Cannon Beach’s namesake artifact is back.
In coming weeks, the Cannon Beach History Center and Museum will swivel the cannon, which weighs about 2,000 pounds, and have a permanent exhibit up in time for a mid-summer opening.
For Elaine Trucke, the museum’s executive director, the cannon’s return has been a long time coming. The cannon spent about four years being restored in Texas and then was stored at the Columbia River Maritime Museum
“I’ve been working on this project for so long,” she said. “When we got all the cases here, we cried a little bit.”
Trucke and museum archivist Liz Johnson, Clatsop County Historical Society board member Matt Powers, and Clatsop County Historical Society board Vice President Amber Glen were at the museum for the moving, unpacking and unveiling of the cannon and capstan.
The task proved more difficult than expected, and they called Coaster Construction for assistance.
The iron cannon, technically called a carronade, and the capstan used to lift the ship’s anchor are thought to be from the decking of the USS Shark, a U.S. naval schooner that went down in the Columbia River in 1846. The cannon was found, lost, then discovered again in1898, when it came ashore in Arch Cape.
It has had a long journey since, sitting outside in Arch Cape for years until it was vandalized in the 1980s, Trucke said. The Clatsop County Historical Society moved the cannon to the Clatsop County Heritage Museum, before it found a home at the Cannon Beach history museum in 2005.
Researchers at Texas A&M University wanted to do a comparative study of the cannon with the other two cannons thought to be from the same ship that were found in 2008, but it was too oxidized.
In 2012, the museum shipped the cannon and capstan to the university for extensive restoration. The cannon was rusting, with pieces falling off, when they shipped it to Texas.
When it returned in 2014, the museum did not have the proper space or environment for the preserved artifacts, and they were stored at the Maritime Museum.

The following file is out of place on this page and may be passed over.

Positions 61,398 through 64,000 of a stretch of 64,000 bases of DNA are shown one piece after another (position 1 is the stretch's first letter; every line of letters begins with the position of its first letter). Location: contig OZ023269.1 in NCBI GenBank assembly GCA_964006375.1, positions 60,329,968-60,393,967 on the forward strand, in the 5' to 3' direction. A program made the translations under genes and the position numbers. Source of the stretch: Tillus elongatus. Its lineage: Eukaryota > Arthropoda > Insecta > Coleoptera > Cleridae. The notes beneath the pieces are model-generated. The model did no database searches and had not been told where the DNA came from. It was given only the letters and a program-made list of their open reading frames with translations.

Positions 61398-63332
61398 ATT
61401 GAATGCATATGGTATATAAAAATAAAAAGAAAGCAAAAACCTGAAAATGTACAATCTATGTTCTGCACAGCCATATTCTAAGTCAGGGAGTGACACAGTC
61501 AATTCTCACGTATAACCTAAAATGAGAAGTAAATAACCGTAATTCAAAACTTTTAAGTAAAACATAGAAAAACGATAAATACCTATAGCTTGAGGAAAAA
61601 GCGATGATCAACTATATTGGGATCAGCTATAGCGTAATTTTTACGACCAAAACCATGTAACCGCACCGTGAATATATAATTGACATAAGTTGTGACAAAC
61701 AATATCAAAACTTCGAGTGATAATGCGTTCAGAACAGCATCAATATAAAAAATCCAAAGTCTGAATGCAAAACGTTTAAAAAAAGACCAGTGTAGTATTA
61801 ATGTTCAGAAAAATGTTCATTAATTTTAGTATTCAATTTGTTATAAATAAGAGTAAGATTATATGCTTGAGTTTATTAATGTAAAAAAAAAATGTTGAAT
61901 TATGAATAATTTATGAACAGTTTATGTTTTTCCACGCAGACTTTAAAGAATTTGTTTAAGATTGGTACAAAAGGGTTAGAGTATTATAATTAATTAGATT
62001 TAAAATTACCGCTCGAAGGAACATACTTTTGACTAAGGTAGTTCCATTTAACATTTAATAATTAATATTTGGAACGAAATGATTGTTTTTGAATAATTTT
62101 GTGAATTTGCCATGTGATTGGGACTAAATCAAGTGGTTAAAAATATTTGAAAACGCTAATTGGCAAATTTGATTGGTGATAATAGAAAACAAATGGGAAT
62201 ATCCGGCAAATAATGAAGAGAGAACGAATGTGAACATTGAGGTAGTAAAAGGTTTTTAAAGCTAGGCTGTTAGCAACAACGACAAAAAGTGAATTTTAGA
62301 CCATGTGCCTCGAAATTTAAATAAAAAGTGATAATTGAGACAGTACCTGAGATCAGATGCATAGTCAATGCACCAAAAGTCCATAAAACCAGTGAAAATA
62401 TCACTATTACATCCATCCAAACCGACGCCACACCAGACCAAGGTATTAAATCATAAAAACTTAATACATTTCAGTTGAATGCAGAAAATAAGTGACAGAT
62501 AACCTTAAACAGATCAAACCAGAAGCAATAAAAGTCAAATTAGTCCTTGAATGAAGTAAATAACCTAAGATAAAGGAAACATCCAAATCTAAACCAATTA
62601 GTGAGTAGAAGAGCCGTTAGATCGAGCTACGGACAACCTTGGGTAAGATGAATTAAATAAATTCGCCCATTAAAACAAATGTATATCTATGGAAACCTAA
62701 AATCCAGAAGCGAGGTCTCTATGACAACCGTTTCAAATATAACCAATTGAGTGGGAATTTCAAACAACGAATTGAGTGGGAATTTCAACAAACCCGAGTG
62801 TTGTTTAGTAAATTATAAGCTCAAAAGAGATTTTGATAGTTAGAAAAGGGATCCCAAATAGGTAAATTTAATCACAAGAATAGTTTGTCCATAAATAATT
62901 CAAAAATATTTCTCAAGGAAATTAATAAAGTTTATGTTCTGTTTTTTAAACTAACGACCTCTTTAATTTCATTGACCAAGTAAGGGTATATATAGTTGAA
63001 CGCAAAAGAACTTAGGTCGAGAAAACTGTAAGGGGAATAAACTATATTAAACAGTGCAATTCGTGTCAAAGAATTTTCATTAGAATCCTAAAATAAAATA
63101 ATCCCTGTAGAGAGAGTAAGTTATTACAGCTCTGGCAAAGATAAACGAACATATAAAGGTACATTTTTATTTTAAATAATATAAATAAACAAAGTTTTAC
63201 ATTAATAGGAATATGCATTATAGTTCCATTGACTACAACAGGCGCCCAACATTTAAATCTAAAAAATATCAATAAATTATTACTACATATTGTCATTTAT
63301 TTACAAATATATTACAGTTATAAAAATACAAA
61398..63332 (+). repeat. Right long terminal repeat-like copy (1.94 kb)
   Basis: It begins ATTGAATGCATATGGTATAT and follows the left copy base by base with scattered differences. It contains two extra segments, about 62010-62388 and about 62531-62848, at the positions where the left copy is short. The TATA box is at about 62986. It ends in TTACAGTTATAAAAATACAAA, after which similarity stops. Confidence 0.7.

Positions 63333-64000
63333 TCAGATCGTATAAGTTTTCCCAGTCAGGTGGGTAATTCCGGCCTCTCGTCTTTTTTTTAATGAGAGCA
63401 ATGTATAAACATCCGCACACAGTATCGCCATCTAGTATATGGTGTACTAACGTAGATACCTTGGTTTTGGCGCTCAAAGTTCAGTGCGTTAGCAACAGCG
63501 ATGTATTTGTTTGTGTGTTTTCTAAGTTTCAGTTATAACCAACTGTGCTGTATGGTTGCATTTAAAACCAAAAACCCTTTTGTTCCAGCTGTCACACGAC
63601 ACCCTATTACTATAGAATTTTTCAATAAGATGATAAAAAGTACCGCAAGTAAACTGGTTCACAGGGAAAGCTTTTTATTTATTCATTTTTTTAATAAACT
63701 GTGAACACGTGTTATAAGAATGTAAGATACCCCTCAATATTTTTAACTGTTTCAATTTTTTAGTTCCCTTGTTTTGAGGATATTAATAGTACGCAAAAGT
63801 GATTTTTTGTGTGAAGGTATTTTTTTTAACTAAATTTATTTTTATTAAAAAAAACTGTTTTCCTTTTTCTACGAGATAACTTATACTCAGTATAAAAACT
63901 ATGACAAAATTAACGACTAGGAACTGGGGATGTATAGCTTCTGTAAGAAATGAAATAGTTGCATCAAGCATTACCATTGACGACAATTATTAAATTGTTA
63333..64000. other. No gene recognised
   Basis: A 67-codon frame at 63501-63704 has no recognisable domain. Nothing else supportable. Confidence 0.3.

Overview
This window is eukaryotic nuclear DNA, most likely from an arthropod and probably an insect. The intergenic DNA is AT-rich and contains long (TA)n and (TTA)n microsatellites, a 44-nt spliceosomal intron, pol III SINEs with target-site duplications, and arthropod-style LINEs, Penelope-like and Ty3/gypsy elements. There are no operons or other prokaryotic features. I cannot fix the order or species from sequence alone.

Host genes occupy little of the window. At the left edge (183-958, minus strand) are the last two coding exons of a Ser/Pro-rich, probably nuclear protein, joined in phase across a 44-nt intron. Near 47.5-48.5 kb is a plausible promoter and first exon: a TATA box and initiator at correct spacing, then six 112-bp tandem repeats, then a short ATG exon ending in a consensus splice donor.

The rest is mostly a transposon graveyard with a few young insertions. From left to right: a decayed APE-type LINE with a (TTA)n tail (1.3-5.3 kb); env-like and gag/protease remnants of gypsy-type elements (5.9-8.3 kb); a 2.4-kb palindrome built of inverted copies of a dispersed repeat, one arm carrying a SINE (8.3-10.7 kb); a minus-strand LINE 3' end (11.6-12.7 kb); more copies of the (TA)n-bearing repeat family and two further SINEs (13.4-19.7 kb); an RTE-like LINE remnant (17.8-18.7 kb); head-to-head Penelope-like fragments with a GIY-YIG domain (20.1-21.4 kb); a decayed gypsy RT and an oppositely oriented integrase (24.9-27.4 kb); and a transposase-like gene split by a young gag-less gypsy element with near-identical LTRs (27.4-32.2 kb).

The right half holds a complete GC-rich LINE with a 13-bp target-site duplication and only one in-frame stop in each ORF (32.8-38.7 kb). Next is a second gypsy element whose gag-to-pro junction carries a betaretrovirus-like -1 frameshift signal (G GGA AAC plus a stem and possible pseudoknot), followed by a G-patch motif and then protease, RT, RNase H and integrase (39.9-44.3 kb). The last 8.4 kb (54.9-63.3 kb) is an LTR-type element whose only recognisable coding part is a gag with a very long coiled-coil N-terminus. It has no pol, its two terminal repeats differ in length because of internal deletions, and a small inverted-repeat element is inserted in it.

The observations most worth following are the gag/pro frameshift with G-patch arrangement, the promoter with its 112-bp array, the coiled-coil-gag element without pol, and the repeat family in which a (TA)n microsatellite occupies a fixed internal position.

The museum worked with engineers, contractors, architects and others to plan the exhibit, Trucke said. Although she faced challenges, like the difficulties in transporting the cannon, she remained determined to get the cannon back in the museum.
“I went to school specifically to work in a museum, so to me this was a really important thing. It became my baby project,” Trucke said. “I just kept banging my head against a lot of walls. But we finally got it in here, and we’ve got a great board right now.”
The exhibit will include a carriage, a model of the USS Shark, a diagram used to build model ships, a sketch of the USS Shark, photos displayed on a TV screen, and information that connects the carronade to the other two cannons found in 2008 , which are now at the Columbia River Maritime Museum.
Trucke raised more than $30,000 to send the cannon to Texas. She also raised funds for the exhibit, which will cost about $45,000.
The project’s largest donors, donating $10,000 each, included Clark Foundation, Kinsman Foundation and Braemar Charitable Trust.
“This cannon is actually what the area was named for,” Trucke said.
Cannon Beach was named Ecola before 1922, when the town adopted the name Cannon Beach after a vote.
“I remember this when I was a kid, people come in who remember it when they were a kid,” Trucke said, recalling when she would see it at the Heritage Museum. “I’d like the future generations to enjoy it.”